What has been the primary conversation you have observed people are having around the film? Has it stirred up some strong opinions?
I think there are two main things that people recognize. Firstly, they understand that what is happening in Virunga National Park really is a metaphor for a process happening throughout the world to protected areas. Secondly, they realize that if somewhere as iconic and important as Virunga National Park falls in the face of corporate interests, what is left on our planet that can be protected?
Often after watching documentaries, people wonder what the one most important thing they can do is? What is this one thing you would recommend to someone after watching Virunga?
I would ask everyone to visit our website – virungamovie.com. There are a number of small actions we suggest people to do if they have been affected by the issues within the film and want to engage:
-Spread the word far and wide about the film and the issues at its heart
-Sign up to our website so that we can keep you informed about actions to support the park
-Donate directly to the park itself at virunga.org/donate
-Check your shares, pension schemes, insurance etc. You may not be directly invested in SOCO International but you will probably have shares in one of their institutional shareholders as many of them are household names – a full list of these companies is available to download on our website – and if you do, we ask that you write to them and ask them what pressure they are putting on SOCO to unconditionally withdraw from Virunga National Park and to adequately address the allegations put to them in the film.
Are there any other important actions people can can take? On a small scale (ie sign a petition, buy eco-chocolate, etc)? What about on a big scale (donate funds, write letters, visit the area, etc)?
If there was one other thing I would say, it would be to go and visit the park. Since the film was finished the security situation has actually dramatically improved in the region and both gorilla treks and hikes to the top of the stunning Nyiragongo volcano are open and safe. It’s obviously not like going on holiday in Spain but it is an experience you will never forget and it directly benefits the park and the rangers. It’s hard to describe just how life affirming it is staring into the eyes of one of the 880 mountain gorilla left on the planet. You can get more info about this at visitvirunga.org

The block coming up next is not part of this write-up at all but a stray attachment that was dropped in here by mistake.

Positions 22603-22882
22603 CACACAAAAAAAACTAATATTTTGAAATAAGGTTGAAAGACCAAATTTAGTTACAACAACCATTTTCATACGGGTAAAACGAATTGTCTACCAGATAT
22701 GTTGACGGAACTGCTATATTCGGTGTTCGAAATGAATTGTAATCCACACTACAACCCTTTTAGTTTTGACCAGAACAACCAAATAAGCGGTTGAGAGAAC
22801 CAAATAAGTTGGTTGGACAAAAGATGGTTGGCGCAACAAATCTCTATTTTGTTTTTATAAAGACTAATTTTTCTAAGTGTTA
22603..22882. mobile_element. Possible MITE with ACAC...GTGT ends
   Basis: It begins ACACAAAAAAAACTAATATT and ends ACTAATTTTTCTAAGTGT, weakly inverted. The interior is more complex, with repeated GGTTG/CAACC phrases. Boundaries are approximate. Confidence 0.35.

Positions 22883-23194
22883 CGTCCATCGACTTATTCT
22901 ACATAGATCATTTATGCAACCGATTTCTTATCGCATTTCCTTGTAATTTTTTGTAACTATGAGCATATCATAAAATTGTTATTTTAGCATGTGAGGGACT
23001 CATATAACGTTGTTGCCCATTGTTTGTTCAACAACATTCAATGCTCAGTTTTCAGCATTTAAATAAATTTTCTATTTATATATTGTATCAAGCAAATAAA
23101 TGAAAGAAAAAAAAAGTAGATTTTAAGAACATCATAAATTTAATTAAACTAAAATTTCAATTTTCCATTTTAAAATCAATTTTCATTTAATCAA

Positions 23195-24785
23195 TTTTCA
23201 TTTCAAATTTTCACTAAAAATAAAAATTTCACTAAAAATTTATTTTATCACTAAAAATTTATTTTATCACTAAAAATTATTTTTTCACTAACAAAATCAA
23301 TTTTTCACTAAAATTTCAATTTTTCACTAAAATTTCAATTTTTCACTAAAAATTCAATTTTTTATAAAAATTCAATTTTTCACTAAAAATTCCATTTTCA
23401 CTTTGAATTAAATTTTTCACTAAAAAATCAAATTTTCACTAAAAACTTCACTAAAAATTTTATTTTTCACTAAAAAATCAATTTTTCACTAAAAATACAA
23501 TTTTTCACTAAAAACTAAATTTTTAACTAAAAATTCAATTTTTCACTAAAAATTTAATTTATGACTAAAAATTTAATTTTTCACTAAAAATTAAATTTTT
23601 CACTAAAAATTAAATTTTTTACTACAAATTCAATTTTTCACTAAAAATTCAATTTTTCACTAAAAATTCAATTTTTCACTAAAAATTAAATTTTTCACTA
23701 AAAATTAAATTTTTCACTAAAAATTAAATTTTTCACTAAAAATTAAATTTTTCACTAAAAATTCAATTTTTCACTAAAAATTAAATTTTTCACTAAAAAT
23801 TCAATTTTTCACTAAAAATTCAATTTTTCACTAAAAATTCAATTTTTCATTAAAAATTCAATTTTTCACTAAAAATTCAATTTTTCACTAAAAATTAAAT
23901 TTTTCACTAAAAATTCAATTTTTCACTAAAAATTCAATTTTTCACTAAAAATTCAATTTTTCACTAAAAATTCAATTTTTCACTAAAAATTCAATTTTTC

What are the six best documentaries…
…of all time?
…to watch if you loved Virunga? Why?
–The Cove: A great example of a film using an exciting premise (a heist narrative) and a strong story to put forward a social issue and with that, bring a wider audience to the film.
-The Ambassador: Ingenious use of undercover cameras.
-Darwin’s Nightmare: Excellent film showing the complex relationships between, and motivations of, different (and often foreign) power brokers in Africa’s Great Lakes region and how the end result often leads to poverty and misery for local people.
-The Monkey In The Machine and the Machine in the Monkey: A film that really shows the connectedness and importance of Congo to the wider world.
–Blackfish: A powerful thriller narrative about humans’ treatment of animals.
–Big Men: A unique story about oil exploration and exploitation in Africa from the point of view of the oil industry.
VIRUNGA is Influence Film Club’s featured film for January. Each month Influence Film Club hand-picks one of our favorite docs as our club’s featured film to watch and discuss together. Throughout the month, starting with our newsletter and continuing on our website and social media we will extend the conversation by exploring the various issues touched on in the film, providing filmmaker interviews, suggesting ways to Influence, and discussing documentaries in general – because after all, We Love Docs.
Interview by: Isis Marina Graham